The OneLondon Local Health and Care Record Exemplar (LHCRE) has today published the output report and recommendations from the OneLondon Citizens’ Summit on uses of health and care data, held earlier this year.
The report – titled Public deliberation in the use of health and care data – provides unique insight and detailed recommendations as to how Londoners’ expect their health and care data to be used. Please find a copy attached.
Public deliberation in the use of health and care data follows the remarkable journey of the 100 people who took part in the OneLondon Citizens’ Summit held over two weekends in February and March 2020. These 100 Londoners – reflective of the city’s diverse population – came together from across all 32 boroughs, from different backgrounds and walks of life, and with contrasting attitudes, to discuss, debate and deliberate some of the complex issues as to how we – as a London health and care system – should be joining-up and using people’s data to support individual care, to plan public services, and to enable research.
Why is this report important?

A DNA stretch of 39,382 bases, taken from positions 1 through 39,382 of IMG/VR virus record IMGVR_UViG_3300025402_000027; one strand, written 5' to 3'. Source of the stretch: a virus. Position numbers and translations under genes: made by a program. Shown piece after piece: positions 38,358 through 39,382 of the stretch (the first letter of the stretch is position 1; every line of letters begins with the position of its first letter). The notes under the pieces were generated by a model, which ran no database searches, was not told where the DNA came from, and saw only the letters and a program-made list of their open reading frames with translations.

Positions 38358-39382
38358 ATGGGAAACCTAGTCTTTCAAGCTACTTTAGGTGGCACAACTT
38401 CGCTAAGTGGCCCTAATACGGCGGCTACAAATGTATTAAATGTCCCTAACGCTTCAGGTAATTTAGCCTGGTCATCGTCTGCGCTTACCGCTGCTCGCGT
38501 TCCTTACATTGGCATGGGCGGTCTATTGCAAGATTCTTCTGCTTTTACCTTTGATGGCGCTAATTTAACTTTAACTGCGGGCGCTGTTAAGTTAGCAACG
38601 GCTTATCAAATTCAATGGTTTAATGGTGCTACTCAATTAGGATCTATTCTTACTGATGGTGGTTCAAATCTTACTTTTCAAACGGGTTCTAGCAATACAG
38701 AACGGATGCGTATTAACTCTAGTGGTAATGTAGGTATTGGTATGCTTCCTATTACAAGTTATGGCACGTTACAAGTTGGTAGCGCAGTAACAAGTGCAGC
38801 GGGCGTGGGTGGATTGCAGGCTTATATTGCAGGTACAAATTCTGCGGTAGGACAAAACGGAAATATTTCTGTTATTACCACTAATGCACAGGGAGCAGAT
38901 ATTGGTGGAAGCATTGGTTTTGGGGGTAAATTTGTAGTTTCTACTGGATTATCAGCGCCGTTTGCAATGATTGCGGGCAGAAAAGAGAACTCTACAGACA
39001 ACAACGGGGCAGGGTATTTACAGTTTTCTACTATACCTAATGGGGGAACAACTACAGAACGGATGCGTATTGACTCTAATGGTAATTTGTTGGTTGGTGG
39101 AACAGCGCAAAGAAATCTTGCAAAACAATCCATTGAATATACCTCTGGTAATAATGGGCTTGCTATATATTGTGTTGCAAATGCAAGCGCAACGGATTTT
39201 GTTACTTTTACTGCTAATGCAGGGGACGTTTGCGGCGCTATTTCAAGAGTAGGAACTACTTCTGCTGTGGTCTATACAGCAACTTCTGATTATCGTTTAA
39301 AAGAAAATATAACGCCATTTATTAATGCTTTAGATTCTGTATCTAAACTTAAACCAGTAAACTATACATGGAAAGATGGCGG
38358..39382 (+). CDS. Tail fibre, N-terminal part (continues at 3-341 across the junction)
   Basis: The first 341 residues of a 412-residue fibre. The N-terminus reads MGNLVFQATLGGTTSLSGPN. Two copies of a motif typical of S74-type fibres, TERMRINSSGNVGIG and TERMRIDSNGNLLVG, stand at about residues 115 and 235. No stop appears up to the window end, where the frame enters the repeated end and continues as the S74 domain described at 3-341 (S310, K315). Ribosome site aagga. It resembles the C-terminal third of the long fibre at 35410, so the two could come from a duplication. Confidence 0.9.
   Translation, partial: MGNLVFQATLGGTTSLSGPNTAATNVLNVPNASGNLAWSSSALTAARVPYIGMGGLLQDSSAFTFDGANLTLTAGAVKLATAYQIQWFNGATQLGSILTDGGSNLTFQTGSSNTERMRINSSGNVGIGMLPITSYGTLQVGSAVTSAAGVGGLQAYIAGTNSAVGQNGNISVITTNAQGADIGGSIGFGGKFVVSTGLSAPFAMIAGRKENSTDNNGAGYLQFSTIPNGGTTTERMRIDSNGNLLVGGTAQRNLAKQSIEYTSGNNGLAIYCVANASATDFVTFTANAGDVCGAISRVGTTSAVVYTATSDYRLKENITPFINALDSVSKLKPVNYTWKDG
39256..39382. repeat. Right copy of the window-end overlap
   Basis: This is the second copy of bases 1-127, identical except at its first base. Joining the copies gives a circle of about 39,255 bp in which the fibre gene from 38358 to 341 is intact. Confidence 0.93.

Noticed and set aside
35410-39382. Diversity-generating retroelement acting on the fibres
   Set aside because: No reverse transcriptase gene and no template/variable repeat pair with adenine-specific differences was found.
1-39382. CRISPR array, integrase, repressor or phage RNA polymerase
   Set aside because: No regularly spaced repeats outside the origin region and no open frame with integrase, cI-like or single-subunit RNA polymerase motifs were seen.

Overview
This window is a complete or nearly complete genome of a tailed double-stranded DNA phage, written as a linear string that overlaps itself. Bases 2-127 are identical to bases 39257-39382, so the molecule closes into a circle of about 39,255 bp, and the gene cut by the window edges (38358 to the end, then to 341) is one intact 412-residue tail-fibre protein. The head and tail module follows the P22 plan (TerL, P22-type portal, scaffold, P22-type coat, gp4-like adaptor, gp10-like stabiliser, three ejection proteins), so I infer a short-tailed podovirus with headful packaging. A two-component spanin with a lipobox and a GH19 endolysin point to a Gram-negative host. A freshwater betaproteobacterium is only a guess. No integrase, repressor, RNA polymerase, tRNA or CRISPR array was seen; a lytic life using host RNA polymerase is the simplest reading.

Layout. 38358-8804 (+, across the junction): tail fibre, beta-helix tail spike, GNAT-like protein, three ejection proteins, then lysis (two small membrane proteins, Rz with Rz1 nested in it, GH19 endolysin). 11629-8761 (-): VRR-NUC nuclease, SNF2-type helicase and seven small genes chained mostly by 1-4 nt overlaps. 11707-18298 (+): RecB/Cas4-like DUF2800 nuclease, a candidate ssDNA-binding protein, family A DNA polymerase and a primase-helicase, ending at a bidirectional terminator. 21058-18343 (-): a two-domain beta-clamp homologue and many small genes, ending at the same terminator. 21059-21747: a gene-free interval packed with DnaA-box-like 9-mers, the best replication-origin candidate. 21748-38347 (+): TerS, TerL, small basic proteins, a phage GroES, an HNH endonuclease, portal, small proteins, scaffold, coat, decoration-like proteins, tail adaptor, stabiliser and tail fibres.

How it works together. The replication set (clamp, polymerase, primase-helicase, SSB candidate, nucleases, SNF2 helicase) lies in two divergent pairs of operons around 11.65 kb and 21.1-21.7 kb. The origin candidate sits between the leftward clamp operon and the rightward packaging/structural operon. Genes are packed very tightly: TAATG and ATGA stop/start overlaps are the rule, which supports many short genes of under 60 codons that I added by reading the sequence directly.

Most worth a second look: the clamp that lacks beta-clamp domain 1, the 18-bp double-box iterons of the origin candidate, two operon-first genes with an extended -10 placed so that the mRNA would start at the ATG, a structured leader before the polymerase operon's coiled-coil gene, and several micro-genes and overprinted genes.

- It sets out detailed recommendations and conditions, formed by citizens, as to how London’s health and care system should be using health and care data, including:
- Having a single set of policies for London to ensure consistency
- How personalised data is used by those working in health and social care to support individual care, including the safeguards and accountability that must be applied
- An expectation that de-personalised data must be used by relevant organisations to plan and improve services, with conditions to ensure security, transparency, and the personal choice of the individual
- Conditions for using de-personalised data to support research and development, including who should have access, how information should be safeguarded, and how benefits should be shared with the NHS
- How citizens should be involved in ongoing policy development and governance around the uses of health and care data
- It provides robust analysis of how recommendations were reached, enabling us to understand what is most important to people when considering the real-world expectations, issues and trade-offs associated with joining up health and care information
- For the first time, it provides clear instruction from the public to policymakers and system leaders as to how we should be using health and care data in a way that builds public trust and confidence. This also offers clarity and direction to frontline health and care staff and data controllers
- It demonstrates the effectiveness of deliberation in engaging the public in a genuine and informed conversation to explore people’s expectations and to involve them in decision-making in a way that builds confidence. Importantly, this highlights the ability of the public to grapple with complex issues and form practical, meaningful recommendations which can be used to shape policy
Where to find more information